The first Swiss milk chocolate was launched by Daniel Peter and Henri Nestlé. In 1879, Rodolphe Lindt developed a process for conching chocolate. It was not until he switched from powder to condensed milk in 1875 that his breakthrough came and his first milk chocolate, Gala Peter, went into production. This was also the starting shot for the success story of milk chocolate as we know it today.
The Swiss Chapter
The Swiss chocolatier François-Louis Cailler brought sweet art to Switzerland in the first place with his training in a Turin chocolate factory and later helped chocolate production to move into mass production.
At the same time, he enabled his son-in-law Daniel Peter to carry out experiments that would later give us milk chocolate as a gift. Immediately after Cailler, Phillipe Suchard opened his confectionery factory. As early as 1826, the later inventor of the world-famous purple-packed chocolate invented his own blender for better blending of all chocolate ingredients. He thus shaped the whole chocolate world: "This melangeur should also quickly be found in Cailler, Peter and others.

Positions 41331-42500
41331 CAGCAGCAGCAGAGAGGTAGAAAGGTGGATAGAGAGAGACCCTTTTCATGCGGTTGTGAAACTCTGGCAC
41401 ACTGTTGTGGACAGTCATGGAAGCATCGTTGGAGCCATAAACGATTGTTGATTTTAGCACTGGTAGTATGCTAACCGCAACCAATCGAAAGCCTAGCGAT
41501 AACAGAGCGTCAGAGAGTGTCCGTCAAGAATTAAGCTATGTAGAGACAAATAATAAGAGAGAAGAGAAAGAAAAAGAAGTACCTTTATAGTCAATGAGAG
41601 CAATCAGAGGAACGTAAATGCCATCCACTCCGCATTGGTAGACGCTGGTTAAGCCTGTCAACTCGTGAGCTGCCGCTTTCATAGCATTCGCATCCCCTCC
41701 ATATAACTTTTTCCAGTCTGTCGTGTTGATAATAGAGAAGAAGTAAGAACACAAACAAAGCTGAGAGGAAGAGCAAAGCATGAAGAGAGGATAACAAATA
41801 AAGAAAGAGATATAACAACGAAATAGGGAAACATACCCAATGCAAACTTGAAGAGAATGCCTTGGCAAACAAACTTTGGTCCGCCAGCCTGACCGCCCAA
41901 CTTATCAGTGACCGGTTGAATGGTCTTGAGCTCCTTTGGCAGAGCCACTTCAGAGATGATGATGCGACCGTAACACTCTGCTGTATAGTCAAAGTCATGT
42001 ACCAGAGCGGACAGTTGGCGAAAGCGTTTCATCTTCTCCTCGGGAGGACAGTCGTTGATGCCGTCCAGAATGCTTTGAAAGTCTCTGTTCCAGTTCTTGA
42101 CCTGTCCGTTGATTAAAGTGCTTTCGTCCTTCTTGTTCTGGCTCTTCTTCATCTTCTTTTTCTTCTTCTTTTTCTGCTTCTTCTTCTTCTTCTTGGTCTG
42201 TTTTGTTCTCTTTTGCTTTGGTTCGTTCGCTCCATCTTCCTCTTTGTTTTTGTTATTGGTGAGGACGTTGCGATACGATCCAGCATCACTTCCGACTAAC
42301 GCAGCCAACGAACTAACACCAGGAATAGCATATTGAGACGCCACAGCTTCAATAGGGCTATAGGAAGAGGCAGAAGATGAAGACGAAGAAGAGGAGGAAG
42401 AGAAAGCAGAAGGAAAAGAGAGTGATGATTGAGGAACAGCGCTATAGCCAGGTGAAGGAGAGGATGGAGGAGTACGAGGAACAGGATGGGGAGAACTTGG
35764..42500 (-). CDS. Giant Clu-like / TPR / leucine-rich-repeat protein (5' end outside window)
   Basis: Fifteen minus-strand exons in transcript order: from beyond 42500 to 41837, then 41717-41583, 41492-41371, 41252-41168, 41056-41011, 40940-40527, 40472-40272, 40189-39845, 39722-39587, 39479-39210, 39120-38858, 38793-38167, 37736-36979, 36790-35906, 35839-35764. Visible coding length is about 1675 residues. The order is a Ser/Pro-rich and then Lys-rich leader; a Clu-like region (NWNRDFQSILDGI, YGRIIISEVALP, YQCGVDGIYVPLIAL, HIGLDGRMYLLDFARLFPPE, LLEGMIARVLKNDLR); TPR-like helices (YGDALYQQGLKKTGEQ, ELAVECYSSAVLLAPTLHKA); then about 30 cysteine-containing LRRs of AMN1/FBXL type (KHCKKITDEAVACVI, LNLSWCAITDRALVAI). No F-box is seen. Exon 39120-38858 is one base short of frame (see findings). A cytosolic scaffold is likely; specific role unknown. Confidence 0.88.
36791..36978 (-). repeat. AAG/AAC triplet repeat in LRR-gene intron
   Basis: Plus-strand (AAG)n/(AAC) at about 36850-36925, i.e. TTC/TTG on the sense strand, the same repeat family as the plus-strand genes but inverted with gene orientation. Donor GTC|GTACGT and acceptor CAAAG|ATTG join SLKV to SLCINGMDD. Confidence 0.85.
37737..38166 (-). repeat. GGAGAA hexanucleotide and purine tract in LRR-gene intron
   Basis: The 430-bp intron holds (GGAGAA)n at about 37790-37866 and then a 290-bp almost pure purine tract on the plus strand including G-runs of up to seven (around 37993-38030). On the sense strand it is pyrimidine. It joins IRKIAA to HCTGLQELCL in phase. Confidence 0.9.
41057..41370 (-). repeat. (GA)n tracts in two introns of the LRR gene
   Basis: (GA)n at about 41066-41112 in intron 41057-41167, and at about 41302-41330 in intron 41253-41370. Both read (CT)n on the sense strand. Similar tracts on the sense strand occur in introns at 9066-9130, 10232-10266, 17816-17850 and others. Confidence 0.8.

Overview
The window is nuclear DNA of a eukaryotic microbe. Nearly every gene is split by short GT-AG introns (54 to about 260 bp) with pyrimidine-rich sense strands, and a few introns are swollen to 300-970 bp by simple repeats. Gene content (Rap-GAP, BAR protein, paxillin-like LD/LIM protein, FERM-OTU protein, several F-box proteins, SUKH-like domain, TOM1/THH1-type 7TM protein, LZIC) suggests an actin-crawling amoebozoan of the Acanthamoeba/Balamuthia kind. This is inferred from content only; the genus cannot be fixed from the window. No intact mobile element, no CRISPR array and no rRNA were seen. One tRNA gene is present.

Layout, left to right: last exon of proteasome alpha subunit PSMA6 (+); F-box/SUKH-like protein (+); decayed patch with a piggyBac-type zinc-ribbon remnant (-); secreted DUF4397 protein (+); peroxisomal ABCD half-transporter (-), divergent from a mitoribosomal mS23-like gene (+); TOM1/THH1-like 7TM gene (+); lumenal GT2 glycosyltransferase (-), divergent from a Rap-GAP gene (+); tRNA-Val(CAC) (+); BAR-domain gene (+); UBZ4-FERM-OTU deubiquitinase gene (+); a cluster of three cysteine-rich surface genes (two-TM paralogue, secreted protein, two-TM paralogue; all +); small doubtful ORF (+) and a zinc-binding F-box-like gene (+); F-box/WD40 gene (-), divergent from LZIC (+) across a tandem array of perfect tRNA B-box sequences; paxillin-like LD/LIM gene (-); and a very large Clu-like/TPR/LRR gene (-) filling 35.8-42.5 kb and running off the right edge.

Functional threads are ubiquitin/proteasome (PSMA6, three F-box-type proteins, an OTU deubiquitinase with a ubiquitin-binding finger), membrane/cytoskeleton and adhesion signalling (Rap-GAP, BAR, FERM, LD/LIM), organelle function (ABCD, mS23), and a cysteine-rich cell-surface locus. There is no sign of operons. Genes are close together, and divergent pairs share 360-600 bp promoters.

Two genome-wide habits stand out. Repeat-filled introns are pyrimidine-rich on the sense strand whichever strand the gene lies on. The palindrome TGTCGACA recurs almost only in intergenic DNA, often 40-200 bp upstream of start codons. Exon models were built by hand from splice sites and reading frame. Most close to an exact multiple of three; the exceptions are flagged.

A further machine, which is still standard in the production of sweet sweets, took some time to develop. It was not until 1879 that the production process was further improved with Rodolphe Lindt's invention of the conche. It gave the previously hard and coarse-grained chocolate a creamy, soft consistency with an even more aromatic taste in a three-day stirring process.
The Lindt-Sprüngli company finally spread the chocolate Santa Claus, which it was the first company to produce on a large scale according to an idea by the Frenchman Jean Baptiste Letang. While normal milk chocolate in bar form initially dominated the market, Jean Tobler from Berne heralded the next trend in 1899 and, with the addition of almonds and honey, created the first taste variation in his specially shaped Toblerone chocolate.
The US Chocolate King
In Pennsylvania, Milton Hershey built a chocolate factory - and a city for the workers.
More than a hundred years ago, Milton Hershey built a chocolate factory in rural Pennsylvania. For the workers, he built homes, a bank, schools and parks. Even today he still indirectly holds his hand over the city.